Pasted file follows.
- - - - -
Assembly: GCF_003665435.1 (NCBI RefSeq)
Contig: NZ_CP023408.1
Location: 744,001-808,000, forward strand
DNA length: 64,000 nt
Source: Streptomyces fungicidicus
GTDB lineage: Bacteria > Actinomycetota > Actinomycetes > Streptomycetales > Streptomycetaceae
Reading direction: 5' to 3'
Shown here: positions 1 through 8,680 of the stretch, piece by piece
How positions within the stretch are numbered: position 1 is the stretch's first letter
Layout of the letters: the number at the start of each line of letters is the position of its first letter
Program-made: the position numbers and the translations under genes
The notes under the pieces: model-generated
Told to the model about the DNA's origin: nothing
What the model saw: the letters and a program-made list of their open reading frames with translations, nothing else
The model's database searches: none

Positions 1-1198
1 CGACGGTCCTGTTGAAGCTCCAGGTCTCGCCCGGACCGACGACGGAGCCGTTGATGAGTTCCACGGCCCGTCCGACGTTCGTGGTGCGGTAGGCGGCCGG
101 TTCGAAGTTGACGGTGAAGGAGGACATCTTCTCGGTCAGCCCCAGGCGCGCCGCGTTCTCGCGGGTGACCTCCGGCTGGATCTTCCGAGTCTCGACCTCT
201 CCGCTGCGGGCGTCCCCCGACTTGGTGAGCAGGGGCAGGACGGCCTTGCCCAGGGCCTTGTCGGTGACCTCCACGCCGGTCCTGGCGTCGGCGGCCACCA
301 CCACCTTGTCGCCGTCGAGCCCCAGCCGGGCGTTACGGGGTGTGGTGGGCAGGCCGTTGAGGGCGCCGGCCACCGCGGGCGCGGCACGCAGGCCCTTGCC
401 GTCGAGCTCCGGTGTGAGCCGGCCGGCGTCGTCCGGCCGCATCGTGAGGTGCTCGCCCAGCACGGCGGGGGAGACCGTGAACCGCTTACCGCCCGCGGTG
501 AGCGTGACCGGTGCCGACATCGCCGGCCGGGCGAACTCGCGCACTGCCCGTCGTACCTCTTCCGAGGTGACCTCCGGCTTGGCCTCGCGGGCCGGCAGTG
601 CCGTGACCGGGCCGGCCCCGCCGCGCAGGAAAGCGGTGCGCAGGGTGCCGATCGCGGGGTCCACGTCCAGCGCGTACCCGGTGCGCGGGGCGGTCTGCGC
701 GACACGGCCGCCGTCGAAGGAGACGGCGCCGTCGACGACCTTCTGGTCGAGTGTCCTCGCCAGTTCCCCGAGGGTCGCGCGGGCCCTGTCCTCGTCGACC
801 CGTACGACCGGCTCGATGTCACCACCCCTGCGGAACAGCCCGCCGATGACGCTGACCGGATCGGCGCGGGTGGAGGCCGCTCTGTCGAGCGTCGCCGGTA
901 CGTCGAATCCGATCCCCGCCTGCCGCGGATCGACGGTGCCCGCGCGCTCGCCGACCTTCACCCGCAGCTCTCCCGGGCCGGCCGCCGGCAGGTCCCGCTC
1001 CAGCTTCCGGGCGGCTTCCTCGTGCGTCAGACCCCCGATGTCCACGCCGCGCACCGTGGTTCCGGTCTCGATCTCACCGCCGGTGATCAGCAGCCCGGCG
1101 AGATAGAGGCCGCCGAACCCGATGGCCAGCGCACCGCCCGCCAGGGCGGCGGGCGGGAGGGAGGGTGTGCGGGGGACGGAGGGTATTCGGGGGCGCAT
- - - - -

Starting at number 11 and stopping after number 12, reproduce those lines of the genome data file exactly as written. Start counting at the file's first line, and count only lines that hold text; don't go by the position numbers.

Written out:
Program-made: the position numbers and the translations under genes
The notes under the pieces: model-generated